Words by Lottie Skala, Staff Writer
A typically divisive genre, science-fiction movies tend to alienate wider audiences with their complicated world-building rules, appealing more to those with a predetermined appetite for the surreal. Amassing $330 million in box office sales worldwide, Denis Villeneuve’s Dune overcame the limitations of its genre, quickly becoming recognised by the repeated praise: “I don’t even like sci-fi, but I loved Dune”. Here are seven other films to watch if your thirst for spellbinding cinematic universes has since been awakened. (Blade Runner and Mad Max go without saying…)
Minority Report (2002) Dir Steven Spielberg
In a delightfully futuristic set-up, three psychic humans are utilised by the police force for crime-prevention. Tom Cruise’s Chief of Police is on the run after appearing in a vision committing the brutal murder of a man he does not recognise. Despite the formidable combination of Phillip K. Dick’s source material and Spielberg’s direction, Minority Report remains an underrated classic.
District 9 (2009) Dir Neill Blomkamp
Twenty years after an alien spaceship lands in Johannesburg, the political implications of living alongside the human race are unveiled in this masterpiece of a film. Themes of nationalism, poverty, and political protest are all explored through an almost video-game-like lens for a viewing experience that’s hard to forget.
The Matrix Trilogy (1999-2003) Dir the Wachowski Sisters
If the tagline ‘welcome to the Real World’ doesn’t conjure up any of the multiple Matrix parodies in pop culture, then congratulations. You are hereby welcomed to enjoy the sci-fi world both closest and furthest from reality than any other. With as little information provided as possible. Don’t google a thing.
Annihilation (2018) Dir Alex Garland
In a rare instance for the genre, a majority female cast heads into unknown territory following a meteorite crash-landing on Earth. The supernatural events that ensue are directed with as much visual splendour as Dune, and the final act is truly one of the most haunting sequences in all of science-fiction cinema.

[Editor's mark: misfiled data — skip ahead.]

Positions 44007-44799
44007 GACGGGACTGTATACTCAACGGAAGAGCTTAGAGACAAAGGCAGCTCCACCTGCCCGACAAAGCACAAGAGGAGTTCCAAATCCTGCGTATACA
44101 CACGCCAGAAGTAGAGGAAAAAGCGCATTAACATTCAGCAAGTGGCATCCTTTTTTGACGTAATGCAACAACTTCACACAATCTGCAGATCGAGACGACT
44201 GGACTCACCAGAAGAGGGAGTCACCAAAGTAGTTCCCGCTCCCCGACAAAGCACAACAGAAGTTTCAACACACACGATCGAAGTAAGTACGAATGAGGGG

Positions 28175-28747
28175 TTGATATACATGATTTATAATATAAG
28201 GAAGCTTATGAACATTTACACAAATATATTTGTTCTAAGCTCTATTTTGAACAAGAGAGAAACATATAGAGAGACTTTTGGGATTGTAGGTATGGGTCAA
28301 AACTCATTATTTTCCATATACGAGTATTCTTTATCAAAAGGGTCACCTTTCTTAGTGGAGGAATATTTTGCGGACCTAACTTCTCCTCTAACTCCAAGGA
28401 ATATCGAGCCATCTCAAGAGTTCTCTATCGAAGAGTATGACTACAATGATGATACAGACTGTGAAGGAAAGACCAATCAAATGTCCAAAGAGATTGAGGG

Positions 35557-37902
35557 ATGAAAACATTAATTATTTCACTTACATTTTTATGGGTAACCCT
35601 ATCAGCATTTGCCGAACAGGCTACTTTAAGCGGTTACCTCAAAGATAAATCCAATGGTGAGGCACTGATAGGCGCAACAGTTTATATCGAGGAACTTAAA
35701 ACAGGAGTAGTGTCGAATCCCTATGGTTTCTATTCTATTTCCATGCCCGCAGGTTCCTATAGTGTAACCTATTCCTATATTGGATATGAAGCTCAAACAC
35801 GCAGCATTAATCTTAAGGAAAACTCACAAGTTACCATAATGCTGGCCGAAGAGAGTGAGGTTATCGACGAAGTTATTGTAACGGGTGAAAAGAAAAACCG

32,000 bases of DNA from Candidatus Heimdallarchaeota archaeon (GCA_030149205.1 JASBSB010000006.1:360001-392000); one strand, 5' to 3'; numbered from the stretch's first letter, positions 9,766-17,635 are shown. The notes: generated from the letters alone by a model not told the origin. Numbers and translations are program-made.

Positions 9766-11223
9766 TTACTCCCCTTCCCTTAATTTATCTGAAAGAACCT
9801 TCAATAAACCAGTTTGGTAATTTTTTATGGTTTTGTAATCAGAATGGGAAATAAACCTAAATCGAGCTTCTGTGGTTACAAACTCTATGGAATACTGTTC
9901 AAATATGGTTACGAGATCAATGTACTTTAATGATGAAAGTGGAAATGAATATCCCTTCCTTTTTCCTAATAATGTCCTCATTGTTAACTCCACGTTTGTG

Event horizon (1997) Dir Paul W. S. Anderson
As with most space-exploration movies, the scariest discoveries tend to be the closest to home. Whilst undoubtedly derivative, this sci-fi horror is packed with moments of genuine suspense, terror, and a number of hilariously committed performances. It’s no wonder that twenty years after its box office failure, it finally found a cult audience.
Hellboy (2004) & Hellboy 2: The Golden Army (2008) Dir Guillermo del Toro
The comic book world of Hellboy is magnificently brought to life by Del Toro’s signature genre-bending style. Half-demon-half-human, Hellboy is Ryan Reynold’s Deadpool if he too had been summoned from hell by Nazi occultists. If the Baron was your favourite character in Dune, look no further for equally grotesque and mesmeric creatures.
Under The Skin (2013) Dir Jonathan Glazer
For fans of slow-burn arthouse (think Robert Eggers, Yorgos Lanthimos etc), this eerie tale of a lonely extraterrestrial being, targeting the unwitting men of Scotland, is as breathtaking as it is harrowing. The film’s array of haunting images will stay in your mind for days after viewing.